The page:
Hunters, a new Amazon Prime series created by David Weil and produced by Jordan Peele (among many others), follows a group of Nazi hunters in 1970s New York City, led by Al Pacino and starring Percy Jackson's Logan Lerman. The premise is inspired, as Weil told Entertainment Weekly late last year, by the stories of "grand good versus grand evil" that Weil heard from his Holocaust-survivor grandmother. As a result, Hunters bears very loose similarity to the idea of real life Nazi hunters, as Esquire has pointed out.
That loose approach to history has already put Hunters in hot water, however. The show was released on Friday, and the Auschwitz Memorial took to Twitter on Sunday to call out a scene from the show's first episode. The scene—which is also part of the opening credits for the series, as Variety reported—depicts a violent game of human chess in which Jewish prisoners are killed each time a player loses a piece.
"Auschwitz was full of horrible pain & suffering documented in the accounts of survivors. Inventing a fake game of human chess for @huntersonprime is not only a dangerous foolishness & caricature. It also welcomes future deniers. We honor the victims by preserving factual accuracy," the tweet read. The account went on to describe the scene as "disrespectful and dangerous" in a follow-up tweet.
Weil's entire statement to the controversy can be read in full on Variety. In it, Weil wrote that although Hunters is inspired by true events, it "was never purported to be" documentary, as one of its top considerations was to tell the story of the Holocaust "without borrowing from a real person's specific life or experience."
"Why did I feel this scene was important to script and place in series? To most powerfully counteract the revisionist narrative that whitewashes Nazi perpetration, by showcasing the most extreme—and representationally truthful—sadism and violence that the Nazis perpetrated against the Jews and other victims," Weil wrote. "And why did I feel the need to create a fictional event when there were so many real horrors that existed? After all, it is true that Nazis perpetrated widespread and extreme acts of sadism and torture—and even incidents of cruel 'games'—against their victims. I simply did not want to depict those specific, real acts of trauma."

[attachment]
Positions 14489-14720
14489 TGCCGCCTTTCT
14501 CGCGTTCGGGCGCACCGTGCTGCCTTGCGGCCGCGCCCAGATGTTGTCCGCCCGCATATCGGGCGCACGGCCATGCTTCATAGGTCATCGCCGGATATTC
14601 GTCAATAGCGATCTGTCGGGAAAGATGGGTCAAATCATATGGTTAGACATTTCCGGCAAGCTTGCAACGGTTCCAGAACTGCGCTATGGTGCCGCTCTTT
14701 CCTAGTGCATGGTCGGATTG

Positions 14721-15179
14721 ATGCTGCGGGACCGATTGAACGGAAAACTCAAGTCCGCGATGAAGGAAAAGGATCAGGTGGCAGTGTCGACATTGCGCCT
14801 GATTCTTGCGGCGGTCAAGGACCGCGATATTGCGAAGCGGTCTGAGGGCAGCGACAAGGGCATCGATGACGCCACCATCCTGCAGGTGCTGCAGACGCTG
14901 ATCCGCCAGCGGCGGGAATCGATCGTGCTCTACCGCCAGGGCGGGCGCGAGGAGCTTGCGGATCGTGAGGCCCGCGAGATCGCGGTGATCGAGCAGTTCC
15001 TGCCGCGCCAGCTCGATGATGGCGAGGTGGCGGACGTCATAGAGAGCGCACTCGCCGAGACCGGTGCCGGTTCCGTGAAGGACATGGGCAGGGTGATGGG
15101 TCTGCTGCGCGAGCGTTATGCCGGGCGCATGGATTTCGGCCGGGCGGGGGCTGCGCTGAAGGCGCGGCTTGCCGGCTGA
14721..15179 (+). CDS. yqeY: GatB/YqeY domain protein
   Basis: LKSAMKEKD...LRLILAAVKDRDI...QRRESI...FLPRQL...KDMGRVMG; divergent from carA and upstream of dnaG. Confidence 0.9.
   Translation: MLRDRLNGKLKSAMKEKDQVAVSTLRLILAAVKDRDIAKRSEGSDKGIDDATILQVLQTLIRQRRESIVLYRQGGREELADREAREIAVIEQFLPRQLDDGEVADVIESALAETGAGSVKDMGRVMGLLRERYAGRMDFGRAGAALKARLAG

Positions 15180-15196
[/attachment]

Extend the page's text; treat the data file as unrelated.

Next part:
Between Hunters, Taika Waititi's hit Jojo Rabbit, and even going back to 2009's Inglorious Basterds, it's clear that some people want to push the format for telling a Holocaust story and figure out new ways to fictionalize it. As the conversation around those projects has gone, it's clear that not everybody is going to be on board. But, as Weil wrote at the end of his statement, he and the Auschwitz Memorial are ultimately in agreement: "I believe we are very much on the same side and working toward the same goals. And I hope we can continue a dialogue on how to achieve those goals."
This article originally appeared on VICE US.